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14 Sep 2010, 06:32
i think D
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17 Sep 2010, 23:50
vbarrozo wrote:
I went for D, but I was also tempted by C.

After read the entire thread, I agree that the main problem with D would be define "massive".

A nutritionist studying the effects of massive doses of vitamin C found that...

So, from nutritionist's point of view, I think we can consider 1,500mg a massive dosage. Hence answer D is correct.

What do you guys think?

IMO D...
OA is also D. Mentioned at.... urch dot com / forums / gmat-critical-reasoning / 98722-nutritionist-studying-effects.html
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Re: nutritionist studying the effects of massive doses of vitami [#permalink]

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09 Nov 2010, 05:45
What is OA?

I vote for E.
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Re: nutritionist studying the effects of massive doses of vitami [#permalink]

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29 Nov 2010, 16:54
I don't get how D can be the oa.
Massive doses of vit c is based on the 1500 case - fewer than 9 pc- but the premise does not specify how many serious cases were accounted for by these 9 pc. The 250 case and the no vit c other than balanced diet case mention atleast x serious cases. So let's say if these 2 cases only accounted for one serious case per ill person and the 9 pc case each ill person reports 2 mn serious cases where they fall I'll repeatedly - then though the number of 9 pc is less - the number of serious cases can be more and it could be that vit c massive dose has no effect. How does d satisfy the "must be true" test?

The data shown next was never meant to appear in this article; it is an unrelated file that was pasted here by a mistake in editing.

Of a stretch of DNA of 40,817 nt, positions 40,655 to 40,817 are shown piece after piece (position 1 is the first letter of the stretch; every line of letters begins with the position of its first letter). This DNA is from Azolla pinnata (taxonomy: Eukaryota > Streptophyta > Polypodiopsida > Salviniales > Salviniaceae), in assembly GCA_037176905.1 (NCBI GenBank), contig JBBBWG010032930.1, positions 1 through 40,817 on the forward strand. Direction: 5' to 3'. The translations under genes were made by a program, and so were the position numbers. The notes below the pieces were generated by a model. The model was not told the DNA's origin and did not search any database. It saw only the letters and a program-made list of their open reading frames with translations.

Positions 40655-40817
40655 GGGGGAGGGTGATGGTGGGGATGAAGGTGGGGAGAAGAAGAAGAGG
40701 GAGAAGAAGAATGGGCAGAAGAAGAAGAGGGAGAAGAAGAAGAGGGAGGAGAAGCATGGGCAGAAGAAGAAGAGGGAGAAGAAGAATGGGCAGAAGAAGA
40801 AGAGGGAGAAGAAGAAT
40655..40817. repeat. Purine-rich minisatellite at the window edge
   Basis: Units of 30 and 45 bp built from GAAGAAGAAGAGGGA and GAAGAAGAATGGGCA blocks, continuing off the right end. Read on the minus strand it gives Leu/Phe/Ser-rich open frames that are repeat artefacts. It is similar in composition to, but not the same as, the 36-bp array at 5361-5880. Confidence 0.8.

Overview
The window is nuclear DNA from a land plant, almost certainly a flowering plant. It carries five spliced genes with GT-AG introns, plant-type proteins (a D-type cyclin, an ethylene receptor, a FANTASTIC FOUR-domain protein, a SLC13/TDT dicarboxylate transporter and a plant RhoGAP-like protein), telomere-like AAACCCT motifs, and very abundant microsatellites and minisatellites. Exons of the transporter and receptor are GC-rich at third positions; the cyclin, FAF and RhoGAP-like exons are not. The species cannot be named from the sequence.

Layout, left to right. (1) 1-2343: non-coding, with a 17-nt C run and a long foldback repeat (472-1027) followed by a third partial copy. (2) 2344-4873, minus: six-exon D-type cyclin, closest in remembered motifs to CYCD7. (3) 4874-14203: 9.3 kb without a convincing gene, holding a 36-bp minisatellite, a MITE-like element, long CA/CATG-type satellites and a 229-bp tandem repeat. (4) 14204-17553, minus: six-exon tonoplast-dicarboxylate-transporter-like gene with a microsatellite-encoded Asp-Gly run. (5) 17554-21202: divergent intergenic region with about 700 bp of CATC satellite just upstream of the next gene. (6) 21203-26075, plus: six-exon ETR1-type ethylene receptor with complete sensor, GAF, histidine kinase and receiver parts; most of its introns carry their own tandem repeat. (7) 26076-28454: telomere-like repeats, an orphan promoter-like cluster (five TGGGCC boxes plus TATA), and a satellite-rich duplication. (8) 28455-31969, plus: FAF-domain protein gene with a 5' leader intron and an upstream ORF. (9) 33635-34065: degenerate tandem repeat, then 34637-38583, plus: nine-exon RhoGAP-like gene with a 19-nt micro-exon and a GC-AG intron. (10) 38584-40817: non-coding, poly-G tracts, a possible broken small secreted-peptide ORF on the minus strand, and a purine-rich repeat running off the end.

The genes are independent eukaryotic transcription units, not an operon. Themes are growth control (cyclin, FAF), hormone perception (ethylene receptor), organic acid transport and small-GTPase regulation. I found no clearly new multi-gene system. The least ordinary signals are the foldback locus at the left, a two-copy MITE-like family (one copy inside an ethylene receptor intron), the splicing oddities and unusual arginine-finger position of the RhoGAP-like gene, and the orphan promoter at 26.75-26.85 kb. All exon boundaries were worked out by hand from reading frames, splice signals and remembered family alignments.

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Re: nutritionist studying the effects of massive doses of vitami [#permalink]

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29 Nov 2010, 19:39
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Re: nutritionist studying the effects of massive doses of vitami [#permalink]

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29 Nov 2010, 20:42
IMO D..

"...by 500 percent will reduce the incidence of serious..."

I rejected C because "will" made it too strong to be a hypothesis...
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Re: nutritionist studying the effects of massive doses of vitami [#permalink]

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29 Nov 2010, 22:53
According to the websters dictionary "hypothesis" can mean one of 3 things. One of the listed meanings is: an assumption

When the GMAT uses the word "hypothesis" does it require the use of the "must be true" test associated with an assumption or even a conclusion or a simple can be true/likely standard used for strengthen/weaken questions?

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Re: nutritionist studying the effects of massive doses of vitami [#permalink]

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30 Nov 2010, 05:32
Expert's post
vaibhavtripathi wrote:
IMO D..

"...by 500 percent will reduce the incidence of serious..."

I rejected C because "will" made it too strong to be a hypothesis...

Though the choice of 'can' definitely makes more sense when putting forward a hypothesis, I still may not reject a choice solely on the basis of the use of 'will'. I can definitely formulate a conditional proposition such as:
If A happens, B will happen. - Here A is my hypothesis but the proposition is using 'will'.